Myanmar’s military junta is using torture to extract information from detainees on the whereabouts of senior opposition members and activist leaders, according to an American citizen and journalist who was recently released from a Yangon prison.
Nathan Maung, 44, was detained for more than three months in Myanmar before being deported to the United States on June 15. During that time, he said he endured two weeks in a secretive military-run interrogation center in the country’s biggest city Yangon.
Speaking to CNN Business on Wednesday from Washington, DC, Nathan Maung described his time in the facility as “hell” and said he prepared himself to die there, believing the soldiers would kill him.
He is one of more than 6,200 people arrested since Myanmar’s military, led by Gen. Min Aung Hlaing, seized power in a coup on February 1, according to advocacy group Assistance Association for Political Prisoners. The military overthrew the elected government of Aung San Suu Kyi and embarked on a bloody crackdown on dissent and on any perceived opposition to its rule. Mass street protests have been suppressed with deadly force.
Former inmates, lawyers and family members of those held have previously told CNN the detainees have been subjected to torture during interrogation and held out of contact from loved ones. Some — including members of the ousted National League for Democracy (NLD) Party — have died while in custody, their bodies showing signs of brutal torture.
CNN Business has reached out to Myanmar’s military for comment.
Despite months of escalating violence, the junta has said it is using restraint against what it called “riotous protesters,” who it accuses of attacking police and harming national security and stability.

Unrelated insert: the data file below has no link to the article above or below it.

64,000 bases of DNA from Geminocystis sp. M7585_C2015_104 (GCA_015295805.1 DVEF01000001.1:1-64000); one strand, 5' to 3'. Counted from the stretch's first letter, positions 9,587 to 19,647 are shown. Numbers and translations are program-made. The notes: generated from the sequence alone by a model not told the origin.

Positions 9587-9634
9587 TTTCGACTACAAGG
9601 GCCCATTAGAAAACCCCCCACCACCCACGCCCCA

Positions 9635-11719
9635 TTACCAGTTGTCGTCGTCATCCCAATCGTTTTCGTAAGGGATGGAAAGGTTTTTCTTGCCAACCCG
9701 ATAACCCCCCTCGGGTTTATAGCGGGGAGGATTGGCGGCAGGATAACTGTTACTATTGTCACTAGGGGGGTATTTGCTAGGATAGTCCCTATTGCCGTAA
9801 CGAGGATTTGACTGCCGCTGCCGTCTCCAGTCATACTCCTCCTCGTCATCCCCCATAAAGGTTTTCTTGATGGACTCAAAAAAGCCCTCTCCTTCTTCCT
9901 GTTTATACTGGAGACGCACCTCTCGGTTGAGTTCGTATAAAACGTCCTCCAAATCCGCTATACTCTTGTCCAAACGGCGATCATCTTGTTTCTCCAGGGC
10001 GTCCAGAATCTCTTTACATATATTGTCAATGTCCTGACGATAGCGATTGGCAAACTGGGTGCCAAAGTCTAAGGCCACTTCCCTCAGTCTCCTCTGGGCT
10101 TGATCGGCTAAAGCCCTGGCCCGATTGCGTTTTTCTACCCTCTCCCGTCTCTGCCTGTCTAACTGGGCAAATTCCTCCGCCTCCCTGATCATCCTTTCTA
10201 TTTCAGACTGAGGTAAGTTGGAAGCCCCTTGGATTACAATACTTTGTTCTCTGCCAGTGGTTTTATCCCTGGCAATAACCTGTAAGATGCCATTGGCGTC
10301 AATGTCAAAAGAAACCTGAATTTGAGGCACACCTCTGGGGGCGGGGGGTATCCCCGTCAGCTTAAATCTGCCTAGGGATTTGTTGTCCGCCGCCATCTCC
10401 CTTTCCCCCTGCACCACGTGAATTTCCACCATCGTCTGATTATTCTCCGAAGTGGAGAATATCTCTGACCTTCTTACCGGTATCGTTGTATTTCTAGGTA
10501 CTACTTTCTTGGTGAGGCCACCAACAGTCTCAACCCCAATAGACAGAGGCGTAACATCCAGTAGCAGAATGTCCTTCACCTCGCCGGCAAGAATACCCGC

Nathan Maung is co-founder and editor in chief of the Myanmar online news site Kamayut Media. He was arrested on March 9 alongside co-founder and news producer Hanthar Nyein, 39, as security forces raided their office.
Though now living in the United States, Nathan Maung said he is “not happy” and feels an overwhelming guilt he was released because of his American citizenship, while his friend and colleague Hanthar Nyein, a Myanmar national, remains incarcerated in the notorious Insein Prison.
“We’ve been through the hell together. So, we should be released together,” Nathan Maung said, his voice cracking with emotion. “I really want him to know that we are not forgetting him. He’s not alone.”
Danny Fenster, another American journalist who was prevented from boarding a flight out of Myanmar on May 24, remains in detention, also in Insein Prison.
Weeks of ‘hell’
Nathan Maung knew something was wrong when a convoy of military trucks full of soldiers pulled up outside Kamayut Media’s office in Yangon. Security forces barged through the door and raided the office, seizing equipment and taking Nathan Maung and Hanthar Nyein with them as they left.
“They sent us to the interrogation center in Mingaladon,” he said, referring to a suburb of Yangon.
There, Nathan Maung said they were beaten, denied water for two days and food for three. They were handcuffed and blindfolded nearly the entire two weeks they were there, he said.
“They started with a blindfold and handcuffs and then started questioning. They kicked our face, hands and shoulder, all the time. For every answer, they beat us. Whatever we answered — whether correctly or incorrectly — they beat us. For three days, non-stop,” he said.
Nathan Maung said the facility had five houses and one big office. Within the buildings, he said, there were four interrogation cells. He said his blindfold was removed on his final day there so he got a look at the room and the buildings.